Terminal Tips – Find and Replace with sed

Welcome to Terminal Tips, a series where we’ll be sharing some shortcuts and tricks we’ve picked up along the way as we use the command line. Today’s post covers a command that is more frequently associated with a text editor than the command line: “Find and Replace”.  If you need to do a find and replace on a file, especially a large file, it becomes cumbersome to do so in a text editor. Github’s new editor, Atom, won’t let you open files larger than 2MB as of the time of this post.

So let’s say you have a CSV file with a couple hundred thousand rows and you want to change any occurrences of the string ‘old’ to the string ‘new’. You could do this using a word processor or an editor, but it would likely crash before you even got the file open, or it would take forever to actually perform the find and replace. What you need is something that gets the job done without all the overhead of an editor. This is where sed comes in.  A quick look at the manual for sed tells us:

The sed utility reads the specified files, or the standard input if no files are specified, modifying the input as specified by a list of commands.

(If you want to read more, open up the Terminal and run the command ‘man sed’ without the quotes)

So now that we know what we’re working with, let’s start to construct our command.

From the man page, the -i flag edits files in place, allowing you to specify a backup. If you’re not concerned about running out of disk space this isn’t absolutely necessary, so we’ll just leave that blank for now.  Our command now looks like:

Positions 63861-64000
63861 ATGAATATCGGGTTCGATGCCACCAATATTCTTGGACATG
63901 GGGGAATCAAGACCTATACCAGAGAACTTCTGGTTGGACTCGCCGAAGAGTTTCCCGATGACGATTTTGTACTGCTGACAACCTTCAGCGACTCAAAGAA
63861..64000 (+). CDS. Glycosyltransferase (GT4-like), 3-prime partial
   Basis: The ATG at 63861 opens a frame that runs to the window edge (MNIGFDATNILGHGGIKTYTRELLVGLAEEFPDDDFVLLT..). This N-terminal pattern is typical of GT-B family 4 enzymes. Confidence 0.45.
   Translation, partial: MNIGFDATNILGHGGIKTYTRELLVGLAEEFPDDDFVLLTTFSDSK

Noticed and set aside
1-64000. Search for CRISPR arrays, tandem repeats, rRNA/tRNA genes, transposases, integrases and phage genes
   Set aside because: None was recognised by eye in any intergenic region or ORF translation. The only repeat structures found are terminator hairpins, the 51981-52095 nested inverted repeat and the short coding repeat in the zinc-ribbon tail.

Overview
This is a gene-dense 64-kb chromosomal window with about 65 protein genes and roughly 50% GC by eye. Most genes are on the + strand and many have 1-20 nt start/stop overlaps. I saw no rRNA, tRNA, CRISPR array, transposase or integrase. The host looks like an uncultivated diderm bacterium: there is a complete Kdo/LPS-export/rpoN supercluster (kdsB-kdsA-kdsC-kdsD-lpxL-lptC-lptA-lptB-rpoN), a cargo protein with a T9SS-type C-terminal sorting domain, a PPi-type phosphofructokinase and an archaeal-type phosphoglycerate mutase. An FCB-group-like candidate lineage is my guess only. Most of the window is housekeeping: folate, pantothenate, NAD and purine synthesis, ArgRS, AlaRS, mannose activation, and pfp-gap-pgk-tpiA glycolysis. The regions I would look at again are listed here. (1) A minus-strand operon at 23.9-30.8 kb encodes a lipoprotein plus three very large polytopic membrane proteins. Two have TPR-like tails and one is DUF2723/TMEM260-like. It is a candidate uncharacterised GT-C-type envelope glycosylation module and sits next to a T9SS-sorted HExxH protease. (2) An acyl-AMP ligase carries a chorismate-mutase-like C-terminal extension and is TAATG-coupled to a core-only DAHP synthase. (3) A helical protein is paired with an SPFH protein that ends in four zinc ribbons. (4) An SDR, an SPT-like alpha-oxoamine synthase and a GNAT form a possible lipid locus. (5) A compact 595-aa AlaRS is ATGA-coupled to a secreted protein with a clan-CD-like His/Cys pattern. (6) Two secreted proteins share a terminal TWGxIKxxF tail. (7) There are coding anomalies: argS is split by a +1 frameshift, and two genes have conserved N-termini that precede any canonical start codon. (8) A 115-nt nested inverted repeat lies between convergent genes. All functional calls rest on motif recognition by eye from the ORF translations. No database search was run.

sed -i ''

Now we actually have to specify the text we want to find and replace. If we want to replace the word old with the word new, we need to construct a suitable expression to tell sed what it is looking for:

's/old/new/g'

From the manual, the -e flag will “Append the editing commands specified by the command argument to the list of commands.” Sounds perfect.  Our command now looks like this:

sed -i '' -e 's/old/new/g'

Now all we have to is specify the path to the file you want to run the command on.  If we had a CSV file called list.csv in our current directory, we could just append that to the command. Now we have:

sed -i '' -e 's/old/new/g' list.csv

When we run this command and go look in the file, we can see that all instances of ‘old’ have been replaced with ‘new’ and you’ve learned a new shell command!

 

 

Extra Credit

What if you wanted to find and replace a URL? You can’t use a slash as the seperator character, because there will most likely be slashes in your URL. sed uses whatever follows the ‘s’ in the regular expression as the seperator. So, for example, we could use a comma as a seperator.

sed -i '' -e 's,http://www.oldurl.com,http://www.newurl.com,g'

We can really use any symbols we want.

sed -i '' -e 's#http://www.oldurl.com#http://www.newurl.com#g'

 

Keep an eye on the blog in the coming weeks for more Terminal Tricks!

Filed in: Web Development

Keanan Koppenhaver - Engineering
Pianist, prototyper. Conference speaker.